Polyamory writer and activist Louisa Leontiades has published a piece on the Huffington Post called The Hell of Monogamy. In it, she describes her own experiences trying to force herself to fit a model of relationship that wasn’t a good match for her.
This essay got me thinking about my own past, and how it is I have never faced trying to squeeze into a monogamous relationship. I’ve known for as long as I can remember that monogamy didn’t feel natural to me, and I’ve never been in a monogamous relationship. Somehow, I managed to wriggle away from the social expectations of conventional relationships, so I’ve never had the experience of ending up trapped in a relationship straitjacket that didn’t fit.
Part of that might be down to awesome parenting. I was blessed with a mother who recognized early on that I was an unconventional child, and who encouraged me to explore the things that made me happy.
And part of it, paradoxically, might be the fact that I was privileged by a childhood spent growing up alienated and alone in rural Nebraska.
When I was young, we lived in the rural Midwest. I spent my formative years about five miles outside a tiny town called Venango, Nebraska, that was (and is) little more than a small collection of grain elevators on a strategic road near the Colorado border. My middle-school class had eight people in it, which was the largest class the school had seen in many years; the class one grade behind me had one student. (I traveled through Venango when I moved out to Portland, and I learned that the school had closed down more than fifteen years ago for lack of students.)
Needless to say, I fit in with my classmates like a rabbit in a cage of wolverines. The kids around me were interested in cars and football; I spent my time building model rockets. (Did you know that for less than a hundred bucks, you can build a rocket that’s supersonic before it’s five feet off the ground? Isn’t that cool?)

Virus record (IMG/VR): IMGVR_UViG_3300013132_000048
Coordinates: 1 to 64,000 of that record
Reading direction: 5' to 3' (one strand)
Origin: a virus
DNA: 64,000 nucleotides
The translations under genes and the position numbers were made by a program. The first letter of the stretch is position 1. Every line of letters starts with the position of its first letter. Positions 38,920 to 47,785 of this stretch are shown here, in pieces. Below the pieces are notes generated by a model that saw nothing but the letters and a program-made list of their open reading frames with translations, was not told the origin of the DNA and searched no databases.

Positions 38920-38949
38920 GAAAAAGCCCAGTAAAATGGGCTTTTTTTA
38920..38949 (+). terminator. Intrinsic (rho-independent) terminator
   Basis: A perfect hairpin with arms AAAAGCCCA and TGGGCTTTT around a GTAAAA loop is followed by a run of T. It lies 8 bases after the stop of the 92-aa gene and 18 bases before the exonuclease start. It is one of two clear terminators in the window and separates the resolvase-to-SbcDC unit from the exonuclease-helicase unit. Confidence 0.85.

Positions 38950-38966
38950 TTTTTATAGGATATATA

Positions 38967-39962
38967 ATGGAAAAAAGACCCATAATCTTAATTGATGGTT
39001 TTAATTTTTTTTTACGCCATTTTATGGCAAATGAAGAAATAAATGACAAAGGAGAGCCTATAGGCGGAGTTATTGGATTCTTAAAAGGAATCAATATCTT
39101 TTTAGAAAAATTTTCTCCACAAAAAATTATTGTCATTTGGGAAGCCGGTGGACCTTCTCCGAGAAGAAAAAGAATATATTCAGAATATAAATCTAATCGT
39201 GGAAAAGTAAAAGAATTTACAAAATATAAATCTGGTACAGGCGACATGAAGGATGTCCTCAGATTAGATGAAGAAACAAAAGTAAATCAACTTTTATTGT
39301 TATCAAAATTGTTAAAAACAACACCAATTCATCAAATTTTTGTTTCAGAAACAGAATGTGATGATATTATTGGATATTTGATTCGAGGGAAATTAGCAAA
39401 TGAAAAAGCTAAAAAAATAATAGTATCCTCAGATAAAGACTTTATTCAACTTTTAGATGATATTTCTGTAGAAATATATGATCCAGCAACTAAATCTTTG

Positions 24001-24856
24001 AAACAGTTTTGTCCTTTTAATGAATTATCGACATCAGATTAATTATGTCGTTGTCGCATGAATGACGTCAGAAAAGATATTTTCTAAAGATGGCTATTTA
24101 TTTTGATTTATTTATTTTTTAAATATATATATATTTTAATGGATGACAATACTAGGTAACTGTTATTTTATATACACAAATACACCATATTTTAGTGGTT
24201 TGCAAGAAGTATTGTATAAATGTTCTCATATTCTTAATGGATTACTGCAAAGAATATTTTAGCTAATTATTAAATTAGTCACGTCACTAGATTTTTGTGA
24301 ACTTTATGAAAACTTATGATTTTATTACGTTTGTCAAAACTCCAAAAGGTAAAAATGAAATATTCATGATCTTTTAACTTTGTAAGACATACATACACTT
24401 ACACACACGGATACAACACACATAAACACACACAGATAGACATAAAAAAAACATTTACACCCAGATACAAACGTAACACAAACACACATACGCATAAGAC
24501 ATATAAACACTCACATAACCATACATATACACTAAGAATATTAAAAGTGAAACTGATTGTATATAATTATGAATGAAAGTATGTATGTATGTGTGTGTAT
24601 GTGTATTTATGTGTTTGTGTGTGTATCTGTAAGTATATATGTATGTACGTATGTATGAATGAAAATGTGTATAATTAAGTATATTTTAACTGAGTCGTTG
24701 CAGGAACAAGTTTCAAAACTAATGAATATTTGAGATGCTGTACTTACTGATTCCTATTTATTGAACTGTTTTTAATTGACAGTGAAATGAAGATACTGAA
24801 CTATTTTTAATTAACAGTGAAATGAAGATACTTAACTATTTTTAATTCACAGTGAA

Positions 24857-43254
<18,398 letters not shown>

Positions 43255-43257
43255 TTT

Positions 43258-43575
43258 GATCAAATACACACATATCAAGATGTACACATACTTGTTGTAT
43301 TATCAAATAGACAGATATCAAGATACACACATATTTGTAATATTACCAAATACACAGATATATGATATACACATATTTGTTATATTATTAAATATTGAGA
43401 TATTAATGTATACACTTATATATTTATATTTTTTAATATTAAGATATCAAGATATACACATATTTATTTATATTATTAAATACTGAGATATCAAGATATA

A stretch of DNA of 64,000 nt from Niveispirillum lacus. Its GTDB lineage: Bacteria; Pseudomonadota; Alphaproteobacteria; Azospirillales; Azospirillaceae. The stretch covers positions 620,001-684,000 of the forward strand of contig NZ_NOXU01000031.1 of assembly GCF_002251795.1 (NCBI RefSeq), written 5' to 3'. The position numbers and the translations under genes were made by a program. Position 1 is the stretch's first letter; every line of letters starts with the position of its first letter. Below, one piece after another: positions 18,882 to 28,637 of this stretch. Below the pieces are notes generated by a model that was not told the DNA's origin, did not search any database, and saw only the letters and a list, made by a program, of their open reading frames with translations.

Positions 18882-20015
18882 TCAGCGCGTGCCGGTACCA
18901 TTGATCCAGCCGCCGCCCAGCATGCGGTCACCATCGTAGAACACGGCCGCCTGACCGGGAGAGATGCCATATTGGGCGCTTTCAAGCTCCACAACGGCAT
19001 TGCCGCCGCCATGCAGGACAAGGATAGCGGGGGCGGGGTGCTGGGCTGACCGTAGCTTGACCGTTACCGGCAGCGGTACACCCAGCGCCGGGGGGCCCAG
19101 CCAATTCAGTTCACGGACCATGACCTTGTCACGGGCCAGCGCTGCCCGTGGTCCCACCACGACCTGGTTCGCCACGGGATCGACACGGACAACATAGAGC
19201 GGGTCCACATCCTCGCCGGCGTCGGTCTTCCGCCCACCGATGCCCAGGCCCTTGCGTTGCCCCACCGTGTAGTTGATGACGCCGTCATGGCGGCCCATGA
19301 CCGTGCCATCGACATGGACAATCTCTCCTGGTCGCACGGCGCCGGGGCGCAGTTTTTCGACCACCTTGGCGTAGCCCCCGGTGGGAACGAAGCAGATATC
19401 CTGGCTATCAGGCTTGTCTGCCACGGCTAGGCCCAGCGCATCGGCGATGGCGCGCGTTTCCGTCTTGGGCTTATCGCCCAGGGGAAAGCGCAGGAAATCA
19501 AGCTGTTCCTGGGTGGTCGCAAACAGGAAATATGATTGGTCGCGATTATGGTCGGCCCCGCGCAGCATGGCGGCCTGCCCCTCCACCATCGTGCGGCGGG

I would never have guessed it then, but growing up in such a profoundly alienating environment equipped me with a solid foundation of don’t-give-a-damn that has served me well later in life. I never fit in as a kid, so I never felt the need to fit in as a teenager or an adult. I didn’t value the same things my fellow middle-school students did, so I never felt compelled to value the same things as the people around me as a teenager or an adult.
For that, I am immeasurably grateful. With all the things I’ve experienced, I’ve never been through the hell of trying to squash myself down into a box that wasn’t the right shape for me.
My website on polyamory and this book are important to me. They contain a lot of lessons that have been hard in the learning; when I first started writing about polyamory, I wanted to write the things I wish my younger self had known.
More than that, I would like to reach people who still feel alienated–people who are trying to squash themselves into boxes that don’t fit them. In a perfect world, that is a hell nobody would have to face.